Richard Anthony Jefferson

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Richard Jefferson
Richard Jefferson, 2010
Richard Jefferson, 2010
Richard Anthony Jefferson
NationalityUnited States of America; Australia
CitizenshipUnited States of America; Australia
Alma mater
Known for
AwardsScientific American 50
Scientific career
ThesisDNA Transformation of Caenorhabditis elegans Development and Application of a New Gene Fusion System (Cloning, Chimeric, Sequence) (1985)
Doctoral advisorDavid I. Hirsh, William B. Wood

Richard Anthony Jefferson (born 1956) is an American-born molecular biologist and social entrepreneur who developed the widely used reporter gene system GUS,[3] conducted the world's first biotech crop release, proposed the Hologenome theory of evolution, pioneered Biological Open Source and founded The Lens. He is founder of the social enterprise Cambia and a Professor of Biological Innovation at the Queensland University of Technology. In 2003 he was named by Scientific American as one of the world's 50 most influential technologists, and is renowned for his work on making science-enabled innovation more widely accessible.[4][5] He was profiled in 'Open & Shut: The Basement Interviews',[6] and other major media, including in an Economist Feature 'Grassroots Innovator' in 2001.[7]


Born in Santa Cruz, California, Jefferson studied at the University of California, Santa Barbara at the College of Creative Studies, and obtained his BA (Molecular Genetics) in 1978. He then moved to the University of Colorado Boulder for his Ph.D., where he first developed the GUS reporter system, isolating, sequencing and characterizing the first microbial glucuronidase,[3][8] and creating transgenic technology for Caenorhabditis elegans [9]


As a postdoctoral researcher he worked at the Plant Breeding Institute in Cambridge, England: there he adapted the GUS assay for the use in plants.[3] His GUS system was a breakthrough in plant molecular sciences, useful for the development of efficient transformation methods for crop plants, and cell and developmental biology. In 1986-87 he sent all the components of the GUS system (DNA and strains) together with a comprehensive users' manual to nearly a thousand labs worldwide, before publication, pioneering a biological open source paradigm and a rapid uptake of the technology. The GUS system and its novel mode of dissemination was said to be essential for development of transformation of the most important crops, including soybean, maize, cotton and rice. The work has been cited in the primary literature almost 15,000 times.,[10] and has been licensed by every major company in crop genetics.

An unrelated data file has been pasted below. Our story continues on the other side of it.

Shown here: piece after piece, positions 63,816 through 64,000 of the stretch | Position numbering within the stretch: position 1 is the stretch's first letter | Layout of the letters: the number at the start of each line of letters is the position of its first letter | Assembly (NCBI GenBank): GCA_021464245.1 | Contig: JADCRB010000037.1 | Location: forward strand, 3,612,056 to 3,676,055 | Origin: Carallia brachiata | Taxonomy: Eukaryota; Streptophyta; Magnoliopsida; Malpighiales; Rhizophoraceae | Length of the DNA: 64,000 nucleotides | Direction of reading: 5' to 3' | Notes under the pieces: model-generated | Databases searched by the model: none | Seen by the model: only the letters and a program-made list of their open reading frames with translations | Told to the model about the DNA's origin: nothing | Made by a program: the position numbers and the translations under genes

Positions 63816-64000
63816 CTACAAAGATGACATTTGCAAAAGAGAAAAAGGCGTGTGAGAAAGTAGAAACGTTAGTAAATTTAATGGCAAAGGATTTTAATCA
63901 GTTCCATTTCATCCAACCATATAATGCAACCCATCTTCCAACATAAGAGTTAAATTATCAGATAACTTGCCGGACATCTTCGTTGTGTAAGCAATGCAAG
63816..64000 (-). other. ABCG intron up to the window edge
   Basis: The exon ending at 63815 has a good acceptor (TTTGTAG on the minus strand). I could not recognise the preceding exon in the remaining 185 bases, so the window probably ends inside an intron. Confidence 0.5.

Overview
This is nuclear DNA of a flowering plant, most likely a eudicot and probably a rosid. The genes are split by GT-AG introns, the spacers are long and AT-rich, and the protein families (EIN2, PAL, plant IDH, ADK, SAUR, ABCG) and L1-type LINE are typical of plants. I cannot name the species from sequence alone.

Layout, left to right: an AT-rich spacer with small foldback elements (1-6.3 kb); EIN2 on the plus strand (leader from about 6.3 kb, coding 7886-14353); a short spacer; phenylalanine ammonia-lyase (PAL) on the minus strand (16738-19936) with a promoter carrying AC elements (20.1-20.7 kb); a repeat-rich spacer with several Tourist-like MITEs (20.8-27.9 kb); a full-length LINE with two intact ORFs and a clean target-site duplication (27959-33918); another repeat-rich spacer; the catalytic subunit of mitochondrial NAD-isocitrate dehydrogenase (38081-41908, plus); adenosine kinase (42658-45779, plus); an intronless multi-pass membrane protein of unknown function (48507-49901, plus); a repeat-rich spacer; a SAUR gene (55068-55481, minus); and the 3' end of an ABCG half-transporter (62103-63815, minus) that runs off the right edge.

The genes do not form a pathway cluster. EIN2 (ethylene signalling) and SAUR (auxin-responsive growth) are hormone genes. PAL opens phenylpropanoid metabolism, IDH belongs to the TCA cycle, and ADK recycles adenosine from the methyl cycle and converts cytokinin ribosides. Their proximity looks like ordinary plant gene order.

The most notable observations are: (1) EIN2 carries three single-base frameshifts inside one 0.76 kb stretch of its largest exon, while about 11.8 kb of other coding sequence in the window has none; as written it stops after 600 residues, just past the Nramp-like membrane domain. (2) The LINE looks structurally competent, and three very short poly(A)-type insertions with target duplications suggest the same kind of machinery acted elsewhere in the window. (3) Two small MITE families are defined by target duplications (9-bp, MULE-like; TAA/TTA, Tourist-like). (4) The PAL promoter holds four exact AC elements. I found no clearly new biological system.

During his postdoc in Cambridge, he also initiated and managed, with his colleague Michael W. Bevan, the world's first field release of a transgenic food crop (June 1, 1987), in Trumpington, near Cambridge, UK.[11][12] The planting date of the experiment was serendipitously one day before that of Monsanto, in Jerseyville, Illinois, which has been widely but incorrectly viewed as the first such trial.[13][14]

In 1989, driven by a need to see the tools of science more broadly accessible and more effectively used in complex environments, Jefferson joined the Food and Agriculture Organization of the United Nations (FAO) as senior scientist, the first molecular biologist in this position. Since then he traveled, worked and taught in many developing countries. He left the organization in 1991 to start a non-profit private social enterprise, Cambia. Cambia soon moved to Australia, due to Jefferson's involvement in the Asian rice biotechnology programs of the Rockefeller Foundation,[11] and the proximity to almost half the world's agricultural population.